First Lady warns of possible cuts in US and European Aid to Afghanistan, urges self-reliance by women
Rula Ghani Distressed Over Trump’s Afghan Policy Chaos
First Lady of Afghanistan Rula Ghani on Wednesday expressed her deep concerns over a possible aid cut to Afghanistan by the United States, urging President Donald Trump’s administration to continue in partnership with Afghanistan.
She made the remarks during the National Conference on Women’s Sustainable Development for peace in Kabul.
Commenting on Trump’s speech to the U.S congress on Tuesday, Rula Ghani said Trump did not outline his policy on Afghanistan, Iraq or Syria.
She reiterated her hope that Trump will maintain the US’s cooperation with Afghanistan.
She called on Afghan women not rely on foreign aid and instead concentrate their attention on their own capacities, something the first lady believes will help the Afghan women towards self-reliance.
“This morning the US president delivered a key-note speech. It was a policy speech, but he did not mention Afghanistan, Iraq, Syria and Libya once. This raised concerns in my mind about why he did not refer to these countries. All things he mentioned were positive though. Does such a policy statement by the US mean that US’s position on these countries have become negative and include a cut in aid? I hope that this will not happen, but we need to be prepared,” said Rula Ghani.
Rula Ghani said that in the view of political and economic change in the US and European countries, there is a possibility that foreign aid to Afghanistan would decline. She urged Afghans to take pre-emptive measures and to be prepared for such a challenge.
Meanwhile, Sima Samar, chairperson of the Afghanistan Independent Human Rights Commission (AIHRC) has stressed the need for a broader participation of Afghan women in national politics.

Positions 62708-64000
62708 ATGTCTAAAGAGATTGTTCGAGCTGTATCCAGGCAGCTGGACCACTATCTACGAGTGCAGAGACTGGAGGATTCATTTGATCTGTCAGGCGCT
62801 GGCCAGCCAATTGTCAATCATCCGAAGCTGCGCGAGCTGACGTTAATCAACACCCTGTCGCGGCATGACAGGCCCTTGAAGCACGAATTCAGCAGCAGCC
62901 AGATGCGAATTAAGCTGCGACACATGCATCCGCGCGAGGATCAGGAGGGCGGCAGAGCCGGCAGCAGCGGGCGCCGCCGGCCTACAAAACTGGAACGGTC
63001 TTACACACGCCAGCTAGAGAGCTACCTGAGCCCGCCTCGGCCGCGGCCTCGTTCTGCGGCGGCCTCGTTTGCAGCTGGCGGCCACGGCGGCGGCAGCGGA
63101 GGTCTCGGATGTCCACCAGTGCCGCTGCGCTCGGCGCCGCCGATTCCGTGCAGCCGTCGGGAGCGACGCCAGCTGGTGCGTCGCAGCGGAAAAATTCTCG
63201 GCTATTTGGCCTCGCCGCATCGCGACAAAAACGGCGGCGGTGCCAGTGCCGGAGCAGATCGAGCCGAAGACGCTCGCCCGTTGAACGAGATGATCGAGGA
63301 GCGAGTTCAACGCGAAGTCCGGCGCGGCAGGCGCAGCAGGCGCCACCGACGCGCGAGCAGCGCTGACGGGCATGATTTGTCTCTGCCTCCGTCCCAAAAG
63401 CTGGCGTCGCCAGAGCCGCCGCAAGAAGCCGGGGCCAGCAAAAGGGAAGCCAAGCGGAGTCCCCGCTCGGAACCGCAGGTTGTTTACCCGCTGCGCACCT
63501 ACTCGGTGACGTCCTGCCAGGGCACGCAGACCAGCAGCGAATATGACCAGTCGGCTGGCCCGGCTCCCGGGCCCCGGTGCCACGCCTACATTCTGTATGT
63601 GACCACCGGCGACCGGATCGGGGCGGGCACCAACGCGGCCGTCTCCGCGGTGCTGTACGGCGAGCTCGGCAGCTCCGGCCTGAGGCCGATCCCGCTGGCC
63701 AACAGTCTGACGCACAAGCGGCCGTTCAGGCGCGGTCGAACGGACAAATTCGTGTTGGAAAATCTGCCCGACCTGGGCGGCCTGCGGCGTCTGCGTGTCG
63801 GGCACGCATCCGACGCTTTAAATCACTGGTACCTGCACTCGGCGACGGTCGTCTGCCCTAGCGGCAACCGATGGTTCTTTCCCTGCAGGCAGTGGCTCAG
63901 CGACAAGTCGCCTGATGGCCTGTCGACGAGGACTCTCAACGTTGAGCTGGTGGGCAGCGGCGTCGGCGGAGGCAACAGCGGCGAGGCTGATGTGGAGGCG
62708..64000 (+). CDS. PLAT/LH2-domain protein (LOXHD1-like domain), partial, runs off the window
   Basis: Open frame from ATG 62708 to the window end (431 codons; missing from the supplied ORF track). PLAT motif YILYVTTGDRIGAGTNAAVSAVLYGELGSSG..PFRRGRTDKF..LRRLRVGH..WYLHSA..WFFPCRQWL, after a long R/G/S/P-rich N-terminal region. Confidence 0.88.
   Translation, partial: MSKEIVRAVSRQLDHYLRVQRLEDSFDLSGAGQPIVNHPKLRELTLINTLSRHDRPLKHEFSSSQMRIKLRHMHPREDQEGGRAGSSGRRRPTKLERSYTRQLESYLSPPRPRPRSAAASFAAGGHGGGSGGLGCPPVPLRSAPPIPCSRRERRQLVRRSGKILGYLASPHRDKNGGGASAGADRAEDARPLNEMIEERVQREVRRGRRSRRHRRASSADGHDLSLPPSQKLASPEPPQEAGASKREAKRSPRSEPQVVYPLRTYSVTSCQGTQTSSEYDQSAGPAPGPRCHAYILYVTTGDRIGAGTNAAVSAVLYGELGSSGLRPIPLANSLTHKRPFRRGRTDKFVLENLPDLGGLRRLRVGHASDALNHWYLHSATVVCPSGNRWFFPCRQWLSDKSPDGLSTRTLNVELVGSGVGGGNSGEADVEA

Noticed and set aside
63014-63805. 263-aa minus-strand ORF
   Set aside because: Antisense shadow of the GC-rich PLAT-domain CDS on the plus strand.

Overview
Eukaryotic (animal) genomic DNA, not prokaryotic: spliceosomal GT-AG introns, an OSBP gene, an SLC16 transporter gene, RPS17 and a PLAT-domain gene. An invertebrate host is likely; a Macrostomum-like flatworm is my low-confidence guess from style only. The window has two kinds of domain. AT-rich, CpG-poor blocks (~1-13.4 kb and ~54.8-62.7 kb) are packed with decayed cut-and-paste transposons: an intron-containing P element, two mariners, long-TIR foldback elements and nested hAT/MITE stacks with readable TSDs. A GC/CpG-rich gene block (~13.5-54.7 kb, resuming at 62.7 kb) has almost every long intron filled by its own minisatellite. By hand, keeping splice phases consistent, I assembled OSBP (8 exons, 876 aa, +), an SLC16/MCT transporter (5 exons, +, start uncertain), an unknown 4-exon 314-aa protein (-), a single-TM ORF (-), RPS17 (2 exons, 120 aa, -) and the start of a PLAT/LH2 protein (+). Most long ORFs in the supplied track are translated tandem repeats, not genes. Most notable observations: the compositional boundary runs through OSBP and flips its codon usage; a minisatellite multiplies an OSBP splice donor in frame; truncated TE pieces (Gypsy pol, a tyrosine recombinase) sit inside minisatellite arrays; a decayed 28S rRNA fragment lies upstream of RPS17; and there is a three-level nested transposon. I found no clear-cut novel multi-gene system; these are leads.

She said restoring peace in Afghanistan will not be possible without the effective role of women.
Samar said currently the women in many provinces are suffering from hardships and they do not have proper access to basic health and education services.
“First, we need to increase the number of the women in politics, it is not at 50 percent now. It should be at least 45 percent, but it is not the case. We need to work more in this respect, otherwise no sustainable peace or development is possible,” said Samar.
“Restrictions are imposed on work women may do. Women are not given authority,” said Haseena Nekzad, chairwomen of the west zone.
“The number of women in Samangan government are few. They are not allowed to work in government institutions,” said Shakila Mohammadzai, chairperson Samangan Business Women Council.
Some women representatives have raised major concerns over the deprivations women in southern province of Helmand and Paktia suffer.
“There is no recognition of foe or friend in the city. The women are very concerned about it,” said Halima Sabar, women’s rights activist in Helmand.
“There is no sign of women at the leadership level in government institutions,” said Mahirah Ahmadzai, chairperson Women Network in Paktia.
Women rights activists have said the role of women in the national political sphere is weak. They calling for a broader participation by women in the national decision-making process, including politics.